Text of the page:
XBMC on the Raspberry Pi

This is a rough tutorial on how to build a small, full-featured XBMC-based media-center to run on the Raspberry Pi.

This is a work in progress.
Expect rough edges.
Mind your fingers. ;-)

This XBMC setup boots in about 15 seconds from power up, to the XBMC main screen (depending on the speed of your SDcard; the first boot is a bit longer).

With this, you'll be able to:

  • read media from the network, via: Samba, DLNA, AirPlay
  • read media from local storage: USB sticks, CD, DVD or BD
  • play videos using the hardware acceleration in the RPi
  • output video to: HDMi (by default) (TV out untested)
  • output sound to: HDMI (by default), jack (some noise due to the hardware)
  • control XBMC with your TV's remote (if your TV is CEC compliant), or with a USB keyboard

Here are the tools we're going to use:

  • Buildroot: Buildroot is a simple, efficient and easy-to-use tool to generate embedded Linux systems through cross-compilation.
  • Buildroot.config: a collection of scripts to make it easy to manage projects using Buildroot.
  • XBMC: XBMC is an award-winning free and open source (GPL) software media player and entertainment hub.

Getting the required tools

First, get the lastest version of Buildroot.config:

  git clone git://ymorin.is-a-geek.org/buildroot.config

or for those behind a restrictive proxy:

  git clone http://ymorin.is-a-geek.org/git/buildroot.config

(Prefer using the git:// URL, as it uses the git protocol, which is more efficient than the http protocol.)

Next, enter this directory, and launch the Buildroot.config shell wrapper:

  cd buildroot.config

You are now set to use Buildroot.config.

Preparing the tools

Buildroot.config comes with a set of pre-configure projects. You can list them with:


For this tutorial, we are interested in the rpi/xbmc project. We are going to tell Buildroot.config to use that project to prepare a build environment:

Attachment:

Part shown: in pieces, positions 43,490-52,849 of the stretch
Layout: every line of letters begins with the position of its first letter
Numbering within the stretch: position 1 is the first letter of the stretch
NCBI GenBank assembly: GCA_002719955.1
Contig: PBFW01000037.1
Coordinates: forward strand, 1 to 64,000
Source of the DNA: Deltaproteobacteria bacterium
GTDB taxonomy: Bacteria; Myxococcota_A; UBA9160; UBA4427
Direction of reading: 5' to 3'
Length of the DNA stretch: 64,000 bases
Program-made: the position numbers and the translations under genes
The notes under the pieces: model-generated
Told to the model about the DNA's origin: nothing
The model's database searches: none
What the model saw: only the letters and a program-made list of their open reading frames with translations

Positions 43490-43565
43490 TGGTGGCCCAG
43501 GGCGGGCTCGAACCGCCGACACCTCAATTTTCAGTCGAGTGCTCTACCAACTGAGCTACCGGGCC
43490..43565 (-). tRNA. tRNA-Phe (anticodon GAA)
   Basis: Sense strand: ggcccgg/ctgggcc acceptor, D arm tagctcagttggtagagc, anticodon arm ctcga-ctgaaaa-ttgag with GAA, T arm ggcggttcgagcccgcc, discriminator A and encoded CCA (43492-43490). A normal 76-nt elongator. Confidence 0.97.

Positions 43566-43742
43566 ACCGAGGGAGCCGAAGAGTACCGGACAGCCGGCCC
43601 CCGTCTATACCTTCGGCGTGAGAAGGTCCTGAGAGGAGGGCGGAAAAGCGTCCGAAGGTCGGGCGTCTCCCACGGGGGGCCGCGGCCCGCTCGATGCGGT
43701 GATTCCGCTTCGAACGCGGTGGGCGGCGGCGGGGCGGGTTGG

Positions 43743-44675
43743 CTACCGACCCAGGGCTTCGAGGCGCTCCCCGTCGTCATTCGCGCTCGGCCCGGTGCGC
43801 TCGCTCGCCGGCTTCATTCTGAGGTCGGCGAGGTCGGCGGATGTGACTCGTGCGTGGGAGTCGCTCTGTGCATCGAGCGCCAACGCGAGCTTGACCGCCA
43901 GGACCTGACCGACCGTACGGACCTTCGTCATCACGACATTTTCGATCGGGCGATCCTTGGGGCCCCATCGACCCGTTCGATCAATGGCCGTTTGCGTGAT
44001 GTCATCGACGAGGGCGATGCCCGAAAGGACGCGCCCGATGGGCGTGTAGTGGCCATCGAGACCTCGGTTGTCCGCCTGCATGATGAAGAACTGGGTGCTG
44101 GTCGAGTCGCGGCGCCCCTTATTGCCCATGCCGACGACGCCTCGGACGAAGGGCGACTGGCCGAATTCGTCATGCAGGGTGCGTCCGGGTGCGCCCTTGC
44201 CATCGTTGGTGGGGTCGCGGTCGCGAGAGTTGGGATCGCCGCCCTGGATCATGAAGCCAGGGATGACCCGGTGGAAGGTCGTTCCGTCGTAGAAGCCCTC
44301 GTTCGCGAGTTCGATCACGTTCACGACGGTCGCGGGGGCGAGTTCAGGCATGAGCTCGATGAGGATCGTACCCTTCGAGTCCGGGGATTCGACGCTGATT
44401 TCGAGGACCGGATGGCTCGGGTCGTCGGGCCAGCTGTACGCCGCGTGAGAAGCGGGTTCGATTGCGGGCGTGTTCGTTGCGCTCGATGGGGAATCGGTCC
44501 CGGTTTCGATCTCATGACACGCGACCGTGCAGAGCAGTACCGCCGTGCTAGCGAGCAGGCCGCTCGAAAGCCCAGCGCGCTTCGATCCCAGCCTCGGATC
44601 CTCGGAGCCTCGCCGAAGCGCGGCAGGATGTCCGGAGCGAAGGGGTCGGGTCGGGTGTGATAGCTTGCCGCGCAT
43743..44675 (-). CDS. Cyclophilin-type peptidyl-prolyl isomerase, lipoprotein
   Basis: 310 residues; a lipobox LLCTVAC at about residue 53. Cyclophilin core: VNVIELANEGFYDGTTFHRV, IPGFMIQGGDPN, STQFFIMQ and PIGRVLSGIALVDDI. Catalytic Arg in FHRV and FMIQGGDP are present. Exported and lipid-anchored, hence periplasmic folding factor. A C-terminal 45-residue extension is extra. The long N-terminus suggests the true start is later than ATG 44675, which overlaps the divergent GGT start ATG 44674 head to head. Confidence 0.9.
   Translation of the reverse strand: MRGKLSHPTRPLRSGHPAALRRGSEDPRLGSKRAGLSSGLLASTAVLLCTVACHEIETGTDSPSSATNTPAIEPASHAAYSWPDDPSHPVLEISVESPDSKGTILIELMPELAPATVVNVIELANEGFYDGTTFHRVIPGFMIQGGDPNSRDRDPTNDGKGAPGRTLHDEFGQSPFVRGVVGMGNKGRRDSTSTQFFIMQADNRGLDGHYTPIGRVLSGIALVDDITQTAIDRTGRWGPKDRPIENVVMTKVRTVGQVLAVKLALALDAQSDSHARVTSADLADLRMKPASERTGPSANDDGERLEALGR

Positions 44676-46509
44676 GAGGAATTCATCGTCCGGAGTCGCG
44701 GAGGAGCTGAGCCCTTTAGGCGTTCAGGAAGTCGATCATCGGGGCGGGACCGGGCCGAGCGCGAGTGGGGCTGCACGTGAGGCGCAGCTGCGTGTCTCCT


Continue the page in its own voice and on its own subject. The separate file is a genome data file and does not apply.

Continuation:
initprj rpi/xbmc

Building the firmware for the Raspberry Pi

Now is time to run the build proper:


You'll see at lot of messages go by on your screen. The build can be very long. Depending on your machine, it may take more than one hour. For example, on a dual-core, hyper-thread Core-i5 @ 2.5 GHz and a fast SSD, the build takes a bit more than 1 hour and 15 minutes. On an hexa-core, hyper-threaded Core-i7 @ 3.2 GHz, it takes a bit less than 45 minutes (both timings not counting the download time).

Finally, if all goes well, you'll get a directory named images/ in the current location. In this directory, you'll find a file named mmclbk0.img. This is the image of the firmware, ready to be flashed on the raw device of an SDcard:

  dd if=images/mmcblk0.img of=/dev/sdX bs=1M conv=sync

Replace /dev/sdx with the actual device for your SDcard. Be sure not to use a partition, such as /dev/sdX1, but really the raw device.

( Note: if dd complains, you may remove the trailing conv=sync option. Be sure however to run sync manually afterwards, to ensure the write to the SDcard is complete.)

Running XBMC

Plug your SDcard in your Raspberry Pi, connect it to a monitor and the network, then power-up the Raspberry Pi.

You should soon see the splashscreen with the three logos of Builroot, Raspberry Pi and XBMC :

After a few seconds (depending on the speed of your SDcard), you should see the the main screen of XBMC:

Finally, when you're done, shutdown the system (using XBMC shutdown menu). You should see the shadow of the three logos :

After a few seconds (the time for the final sync of the SDcard), it should be safe to power down your Raspberry Pi.

projects/rpi-xbmc.txt · Last modified: 20140418.123712 by ymorin
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